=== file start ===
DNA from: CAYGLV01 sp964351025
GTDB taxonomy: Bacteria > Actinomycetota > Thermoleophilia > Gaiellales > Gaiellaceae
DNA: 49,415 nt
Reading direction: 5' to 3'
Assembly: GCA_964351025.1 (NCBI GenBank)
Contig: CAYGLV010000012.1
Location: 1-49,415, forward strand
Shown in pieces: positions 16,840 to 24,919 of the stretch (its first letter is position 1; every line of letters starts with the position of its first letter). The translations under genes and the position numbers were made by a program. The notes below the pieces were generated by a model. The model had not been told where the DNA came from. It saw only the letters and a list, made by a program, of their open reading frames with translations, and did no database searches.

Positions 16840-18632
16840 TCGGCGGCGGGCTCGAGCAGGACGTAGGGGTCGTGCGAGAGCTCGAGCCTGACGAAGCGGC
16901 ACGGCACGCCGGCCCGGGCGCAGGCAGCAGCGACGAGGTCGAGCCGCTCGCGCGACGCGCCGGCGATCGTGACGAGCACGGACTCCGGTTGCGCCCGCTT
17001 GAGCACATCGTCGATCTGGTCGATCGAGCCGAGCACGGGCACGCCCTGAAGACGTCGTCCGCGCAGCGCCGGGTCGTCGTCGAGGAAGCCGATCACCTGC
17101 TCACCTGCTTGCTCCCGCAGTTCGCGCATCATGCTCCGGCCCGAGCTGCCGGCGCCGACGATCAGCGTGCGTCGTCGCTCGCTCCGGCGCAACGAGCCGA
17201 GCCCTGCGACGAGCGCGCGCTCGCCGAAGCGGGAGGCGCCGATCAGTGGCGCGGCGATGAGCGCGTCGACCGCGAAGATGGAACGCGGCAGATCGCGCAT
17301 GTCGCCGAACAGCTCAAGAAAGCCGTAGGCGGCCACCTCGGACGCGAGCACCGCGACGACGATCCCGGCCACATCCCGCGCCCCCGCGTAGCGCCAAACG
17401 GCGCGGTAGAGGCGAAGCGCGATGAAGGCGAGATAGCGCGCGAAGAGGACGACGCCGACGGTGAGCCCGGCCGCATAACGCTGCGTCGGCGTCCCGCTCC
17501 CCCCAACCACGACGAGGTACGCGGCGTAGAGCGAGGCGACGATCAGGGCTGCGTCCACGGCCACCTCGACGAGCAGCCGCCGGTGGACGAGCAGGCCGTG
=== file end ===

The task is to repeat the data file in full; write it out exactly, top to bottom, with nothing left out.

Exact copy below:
DNA from: CAYGLV01 sp964351025
GTDB taxonomy: Bacteria > Actinomycetota > Thermoleophilia > Gaiellales > Gaiellaceae
DNA: 49,415 nt
Reading direction: 5' to 3'
Assembly: GCA_964351025.1 (NCBI GenBank)
Contig: CAYGLV010000012.1
Location: 1-49,415, forward strand
Shown in pieces: positions 16,840 to 24,919 of the stretch (its first letter is position 1; every line of letters starts with the position of its first letter). The translations under genes and the position numbers were made by a program. The notes below the pieces were generated by a model. The model had not been told where the DNA came from. It saw only the letters and a list, made by a program, of their open reading frames with translations, and did no database searches.

Positions 16840-18632
16840 TCGGCGGCGGGCTCGAGCAGGACGTAGGGGTCGTGCGAGAGCTCGAGCCTGACGAAGCGGC
16901 ACGGCACGCCGGCCCGGGCGCAGGCAGCAGCGACGAGGTCGAGCCGCTCGCGCGACGCGCCGGCGATCGTGACGAGCACGGACTCCGGTTGCGCCCGCTT
17001 GAGCACATCGTCGATCTGGTCGATCGAGCCGAGCACGGGCACGCCCTGAAGACGTCGTCCGCGCAGCGCCGGGTCGTCGTCGAGGAAGCCGATCACCTGC
17101 TCACCTGCTTGCTCCCGCAGTTCGCGCATCATGCTCCGGCCCGAGCTGCCGGCGCCGACGATCAGCGTGCGTCGTCGCTCGCTCCGGCGCAACGAGCCGA
17201 GCCCTGCGACGAGCGCGCGCTCGCCGAAGCGGGAGGCGCCGATCAGTGGCGCGGCGATGAGCGCGTCGACCGCGAAGATGGAACGCGGCAGATCGCGCAT
17301 GTCGCCGAACAGCTCAAGAAAGCCGTAGGCGGCCACCTCGGACGCGAGCACCGCGACGACGATCCCGGCCACATCCCGCGCCCCCGCGTAGCGCCAAACG
17401 GCGCGGTAGAGGCGAAGCGCGATGAAGGCGAGATAGCGCGCGAAGAGGACGACGCCGACGGTGAGCCCGGCCGCATAACGCTGCGTCGGCGTCCCGCTCC
17501 CCCCAACCACGACGAGGTACGCGGCGTAGAGCGAGGCGACGATCAGGGCTGCGTCCACGGCCACCTCGACGAGCAGCCGCCGGTGGACGAGCAGGCCGTG